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Introducing Traditional Japanese Lacquerware and Japanese Food Culture

This video, titled “URUSHI - IS JAPAN COOL? WASHOKU - 和食 (漆芸),” was released by ANA Global Channel.
It introduces urushi-e (lacquerware), a traditional Japanese craft, along with amazing arrangements of traditional Japanese cuisine.
There are many highly skilled lacquer craftsmen in Japan, and some of them have even been designated as living national treasures (holders of important intangible cultural assets).

Japanese ryotei (Japanese-style restaurants) and ryokan (Japanese-style inns) serve Japanese food on lacquered dishes so that guests can enjoy their meals both visually and with regards to flavor.
As shown at 6:08 in the video, serving Japanese food on beautiful lacquerware not only looks good, but also helps one enjoy the food.

The lacquerware craftswoman featured in the video is a foreign woman who moved to Wajima, famous for its lacquerware, to study the traditional Japanese craft.
You can see her passion for Japanese lacquerware as well as a close look at how she makes them.

The History and Culture of Lacquerware, a Traditional Japanese Craft

Image of Lacquerware
Photo:Lacquerware

The history of traditional Japanese lacquerware dates back 9,000 years, with lacquered vessels excavated from Jomon Period (14,000 BC to 400 BC) ruins.
Lacquer was used to bond and decorate earthenware during the Jomon and Yayoi (ca. 300 B.C. to 250 A.D.) Periods, and since then it has been used for many other purposes, such as vessels and wooden products.
In Japan, there are many areas where lacquer is produced as a specialty product.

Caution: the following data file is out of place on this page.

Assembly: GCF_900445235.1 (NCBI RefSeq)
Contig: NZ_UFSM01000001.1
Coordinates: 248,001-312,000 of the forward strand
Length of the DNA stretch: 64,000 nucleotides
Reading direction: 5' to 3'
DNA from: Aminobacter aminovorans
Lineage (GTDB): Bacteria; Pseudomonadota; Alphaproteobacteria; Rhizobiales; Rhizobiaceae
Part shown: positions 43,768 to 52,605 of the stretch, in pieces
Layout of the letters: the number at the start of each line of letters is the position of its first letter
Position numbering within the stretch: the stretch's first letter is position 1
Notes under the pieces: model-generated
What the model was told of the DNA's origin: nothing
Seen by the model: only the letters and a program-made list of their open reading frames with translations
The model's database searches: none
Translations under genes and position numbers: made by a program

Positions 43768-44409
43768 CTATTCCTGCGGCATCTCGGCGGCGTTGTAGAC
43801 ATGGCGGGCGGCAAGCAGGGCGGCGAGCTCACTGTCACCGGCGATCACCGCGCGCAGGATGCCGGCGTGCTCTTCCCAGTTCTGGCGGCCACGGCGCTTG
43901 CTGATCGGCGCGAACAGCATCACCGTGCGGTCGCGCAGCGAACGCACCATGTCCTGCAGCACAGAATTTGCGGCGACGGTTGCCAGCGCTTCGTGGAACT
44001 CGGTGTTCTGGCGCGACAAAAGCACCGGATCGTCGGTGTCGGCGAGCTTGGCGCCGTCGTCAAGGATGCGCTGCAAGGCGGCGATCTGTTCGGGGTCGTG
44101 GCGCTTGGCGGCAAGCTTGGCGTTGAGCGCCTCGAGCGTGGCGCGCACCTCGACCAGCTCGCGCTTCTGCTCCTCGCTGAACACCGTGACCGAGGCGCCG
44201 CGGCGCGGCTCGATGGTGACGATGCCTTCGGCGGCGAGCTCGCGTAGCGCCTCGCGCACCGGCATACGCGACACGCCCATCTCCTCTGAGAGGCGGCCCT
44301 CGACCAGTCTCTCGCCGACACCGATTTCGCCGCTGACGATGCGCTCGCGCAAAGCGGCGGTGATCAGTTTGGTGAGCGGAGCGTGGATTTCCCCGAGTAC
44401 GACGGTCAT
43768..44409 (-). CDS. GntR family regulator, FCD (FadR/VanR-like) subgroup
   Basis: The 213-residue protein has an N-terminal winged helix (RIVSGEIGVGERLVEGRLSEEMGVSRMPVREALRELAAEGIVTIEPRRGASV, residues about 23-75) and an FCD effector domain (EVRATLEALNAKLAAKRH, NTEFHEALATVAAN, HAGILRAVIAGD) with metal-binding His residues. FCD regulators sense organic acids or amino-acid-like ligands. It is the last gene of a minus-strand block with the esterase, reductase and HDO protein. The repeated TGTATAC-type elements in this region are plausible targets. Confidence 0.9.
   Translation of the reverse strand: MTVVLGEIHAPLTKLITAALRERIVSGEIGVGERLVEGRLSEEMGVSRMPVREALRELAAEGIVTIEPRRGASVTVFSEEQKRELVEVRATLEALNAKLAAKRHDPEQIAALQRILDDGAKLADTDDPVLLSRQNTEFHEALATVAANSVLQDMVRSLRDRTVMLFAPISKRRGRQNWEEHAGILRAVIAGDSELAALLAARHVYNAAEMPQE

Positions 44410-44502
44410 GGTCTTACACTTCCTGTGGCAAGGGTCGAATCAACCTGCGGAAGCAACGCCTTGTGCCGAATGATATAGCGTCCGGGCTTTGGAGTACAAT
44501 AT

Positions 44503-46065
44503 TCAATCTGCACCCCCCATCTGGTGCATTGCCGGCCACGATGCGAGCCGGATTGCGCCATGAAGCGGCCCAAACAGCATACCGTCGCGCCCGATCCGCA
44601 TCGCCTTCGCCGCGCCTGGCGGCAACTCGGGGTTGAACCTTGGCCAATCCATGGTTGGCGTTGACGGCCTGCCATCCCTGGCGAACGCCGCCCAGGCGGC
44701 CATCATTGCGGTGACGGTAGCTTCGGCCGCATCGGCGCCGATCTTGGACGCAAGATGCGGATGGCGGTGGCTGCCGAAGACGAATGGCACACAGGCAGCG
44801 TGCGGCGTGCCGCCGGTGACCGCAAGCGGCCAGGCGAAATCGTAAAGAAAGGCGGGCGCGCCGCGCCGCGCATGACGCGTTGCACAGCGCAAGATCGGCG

Two examples of this include Wajima-nuri (輪島塗) and Tsugaru-nuri (津軽塗).
In Ishikawa Prefecture in particular, there's the Wajima Museum of Lacquer (Urushi) Art that introduces the Japanese culture and production process of Wajima-nuri.

A Closer Look at Japan’s Traditional Lacquerware

Image of Lacquerware
Photo:Lacquerware

There are many different types of lacquerware, such as Rantai Shikki (籃胎漆器, lacquerware that uses woven bamboo baskets as a base), Kanshitsu (乾漆, a dry lacquerware technique introduced from Tang China in the Nara Period), and Kinma (蒟醤, lacquerware carved with a blade).

Lacquerware is decorated using a variety of techniques, such as maki-e (蒔絵, lacquerware using gold or silver powder), raden (螺鈿, mother-of-pearl inlay), chinking (沈金), hyomon (平文), and more.

There are also techniques such as decoration using eggshells, lacquer paintings, Kamakura-bori (鎌倉彫), and engraving.
In recent years, lacquerware techniques have been used not only for vessels but also for tools, such as combs, and stationery, such as ballpoint pens.
From 8:27 in the video, you can see some lacquerware earrings and other accessories.

Summary of Japan’s Traditional Craft - Lacquerware

Image of Lacquerware
Photo:Lacquerware

As shown in the video, there are many beautiful vessels made in Japan that look like works of art.
If you want to experience traditional Japanese lacquerware crafting in person, we recommend checking out a class or school certified by the Society for the Preservation of Traditional Japanese Lacquer (漆芸伝承の会認定).

Lacquerware features a wide range of products, from those produced by famous artists to more affordable pieces.
We recommend purchasing lacquerware from one of the famous lacquerware producing regions of Japan, so that you too can enjoy delicious Japanese cuisine even more!

Written By
Sep. 15, 2020
Japan
坂崎 なお(Nao Sakazaki)
Interested in Japanese culture and traditions! I'll be introducing lovely scenery to you!
These Beautiful Lacquered Vessels Are Works of Art That Enhance the Flavors of Japanese Cuisine. One Woman Shares Her Thoughts on the Traditional Japanese Craft After 30 Years of Fascination
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